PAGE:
“My life Flows on in endless song; above earth's lamentations. I catch the sweet, though far-off hymn, that hails a new creation.
No storm can shake my inmost calm, while to that Rock I'm clinging. 
Since Christ is Lord of heaven and earth, how can I keep from singing?
Through all the tumult and the strife, I hear that music ringing. It finds an echo in my soul. How can I keep from singing? [refrain]
What though my joys and comforts die?  The Lord my Savior liveth. What though the darkness gather round? Songs in the night he giveth. [refrain]
The peace of Christ makes fresh my heart, a fountain ever springing! All things are mine since I am his! How can I keep from singing? [refrain]
Refrain: No storm can shake my inmost calm, while to that Rock I'm clinging. Since Christ is Lord of heaven and earth, how can I keep from singing?”                            ELW Hymn #763

Since 10th grade this song has become one of my rocks. When I was in 10th grade, a young man in my congregation was diagnosed with a very aggressive brain cancer. Although the chemo and surgeries bought him a number of months, the cancer was still there. Just after the doctor left, telling him finally there was nothing more they could do, John sang this song in the solitary quiet of his room. The doctor, having stopped just outside John’s door to collect himself, heard John’s strong and beautiful song. John’s profoundly deep faith was a testament to everyone who knew him. He died a few months later, at the way too young age of 21.  

Me with The Twins: Jenny (left with blue glasses),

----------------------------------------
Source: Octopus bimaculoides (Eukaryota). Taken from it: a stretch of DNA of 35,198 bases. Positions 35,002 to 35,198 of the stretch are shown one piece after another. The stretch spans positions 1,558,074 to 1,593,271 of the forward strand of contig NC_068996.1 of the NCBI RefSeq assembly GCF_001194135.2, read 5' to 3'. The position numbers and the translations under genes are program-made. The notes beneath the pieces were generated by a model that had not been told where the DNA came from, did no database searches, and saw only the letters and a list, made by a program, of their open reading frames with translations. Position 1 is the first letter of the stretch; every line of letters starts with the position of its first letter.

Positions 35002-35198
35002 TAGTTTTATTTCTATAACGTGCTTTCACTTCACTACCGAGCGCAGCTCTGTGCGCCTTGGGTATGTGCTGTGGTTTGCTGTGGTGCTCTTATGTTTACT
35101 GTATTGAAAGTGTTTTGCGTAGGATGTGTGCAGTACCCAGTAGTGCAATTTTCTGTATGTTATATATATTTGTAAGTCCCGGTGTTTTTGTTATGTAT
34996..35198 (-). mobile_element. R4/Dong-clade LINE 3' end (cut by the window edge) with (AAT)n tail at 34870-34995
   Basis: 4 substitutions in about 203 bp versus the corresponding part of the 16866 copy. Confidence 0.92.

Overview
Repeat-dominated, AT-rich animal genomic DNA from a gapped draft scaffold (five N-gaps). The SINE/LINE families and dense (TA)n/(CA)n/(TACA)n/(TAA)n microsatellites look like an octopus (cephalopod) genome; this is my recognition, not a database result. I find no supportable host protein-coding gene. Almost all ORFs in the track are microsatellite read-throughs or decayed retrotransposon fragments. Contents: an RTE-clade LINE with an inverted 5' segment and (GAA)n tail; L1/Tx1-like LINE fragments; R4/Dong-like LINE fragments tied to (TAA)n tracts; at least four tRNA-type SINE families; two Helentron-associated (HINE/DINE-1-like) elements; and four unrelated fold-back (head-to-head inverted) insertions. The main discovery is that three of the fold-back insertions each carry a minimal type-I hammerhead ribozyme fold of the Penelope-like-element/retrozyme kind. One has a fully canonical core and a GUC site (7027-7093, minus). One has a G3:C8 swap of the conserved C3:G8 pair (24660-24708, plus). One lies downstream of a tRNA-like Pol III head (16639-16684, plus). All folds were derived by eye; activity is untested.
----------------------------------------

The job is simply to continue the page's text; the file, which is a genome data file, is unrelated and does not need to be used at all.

me in the middle, and
Cate (right with the pink glasses).
(Photo credit: selfie, Jenny)
In March, I was again reminded of this song and John’s life. I was on a very full bus back to Bogota from the youth retreat, sitting with 'The Twins', Jenny and Cate (Zulma's daughters). Unknown to us their cousin was in Bogota having a stroke, leaving her half paralyzed. This was the beginning of the journey we now know to be a very aggressive brain cancer. 

Laurita, 10 years old, has been a trooper. Since March, she has had 3 brain surgeries and started chemo. She quickly lost her hair, but not her spirit. When she started losing her hair, her mom (Lizeth) held her breath, wondering how Laurita was going to react. True to her nature, she looked in the mirror and said: "oohhh, I look sexy". Another story I heard a few weeks ago took place the last day of school last year. During a break/quiet time Laurita wasn't tired, so while the other children were resting she took and put a rock in every student's backpack. You get a sense of Laurita's nature: a joker, prankster, and all-around good-natured kid.